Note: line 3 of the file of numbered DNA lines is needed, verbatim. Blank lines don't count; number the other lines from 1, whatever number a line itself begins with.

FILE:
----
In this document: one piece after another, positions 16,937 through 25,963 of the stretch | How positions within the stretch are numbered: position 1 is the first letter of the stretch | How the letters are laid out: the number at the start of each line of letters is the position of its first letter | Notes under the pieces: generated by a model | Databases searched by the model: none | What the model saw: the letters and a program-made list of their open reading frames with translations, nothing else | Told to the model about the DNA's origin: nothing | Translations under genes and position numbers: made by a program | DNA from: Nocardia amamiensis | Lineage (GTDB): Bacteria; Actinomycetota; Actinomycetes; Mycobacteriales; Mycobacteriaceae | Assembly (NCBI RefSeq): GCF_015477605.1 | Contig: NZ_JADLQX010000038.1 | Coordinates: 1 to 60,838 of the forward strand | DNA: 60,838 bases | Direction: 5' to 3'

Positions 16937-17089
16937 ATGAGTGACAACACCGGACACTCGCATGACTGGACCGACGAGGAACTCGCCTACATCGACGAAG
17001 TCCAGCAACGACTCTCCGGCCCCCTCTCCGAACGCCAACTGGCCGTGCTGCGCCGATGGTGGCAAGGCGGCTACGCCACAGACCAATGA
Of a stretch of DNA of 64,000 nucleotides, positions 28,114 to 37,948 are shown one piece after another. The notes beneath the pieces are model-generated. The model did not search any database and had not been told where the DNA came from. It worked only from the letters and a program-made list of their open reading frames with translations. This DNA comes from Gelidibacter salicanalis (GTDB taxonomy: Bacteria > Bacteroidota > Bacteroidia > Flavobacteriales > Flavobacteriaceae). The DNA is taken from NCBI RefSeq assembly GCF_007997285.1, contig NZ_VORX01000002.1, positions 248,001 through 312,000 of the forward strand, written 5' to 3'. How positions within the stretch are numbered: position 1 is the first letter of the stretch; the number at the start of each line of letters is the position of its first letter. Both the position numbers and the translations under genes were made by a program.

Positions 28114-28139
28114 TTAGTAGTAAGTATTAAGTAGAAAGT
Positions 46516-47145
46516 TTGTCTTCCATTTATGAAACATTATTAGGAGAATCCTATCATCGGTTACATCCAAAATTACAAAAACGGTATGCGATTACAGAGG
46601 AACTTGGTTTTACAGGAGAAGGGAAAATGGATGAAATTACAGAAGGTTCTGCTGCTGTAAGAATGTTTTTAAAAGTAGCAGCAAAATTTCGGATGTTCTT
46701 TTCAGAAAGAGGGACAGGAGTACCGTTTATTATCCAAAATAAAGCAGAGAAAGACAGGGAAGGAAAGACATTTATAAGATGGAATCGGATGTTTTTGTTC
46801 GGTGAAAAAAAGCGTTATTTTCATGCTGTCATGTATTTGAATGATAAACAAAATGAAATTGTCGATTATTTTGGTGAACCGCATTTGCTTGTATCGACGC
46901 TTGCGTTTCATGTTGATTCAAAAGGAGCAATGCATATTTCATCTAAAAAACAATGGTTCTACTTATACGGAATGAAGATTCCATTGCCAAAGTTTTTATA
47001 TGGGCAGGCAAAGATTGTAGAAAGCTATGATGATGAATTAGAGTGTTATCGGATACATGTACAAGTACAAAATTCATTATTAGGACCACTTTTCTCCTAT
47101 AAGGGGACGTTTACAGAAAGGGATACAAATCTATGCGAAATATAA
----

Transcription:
16937 ATGAGTGACAACACCGGACACTCGCATGACTGGACCGACGAGGAACTCGCCTACATCGACGAAG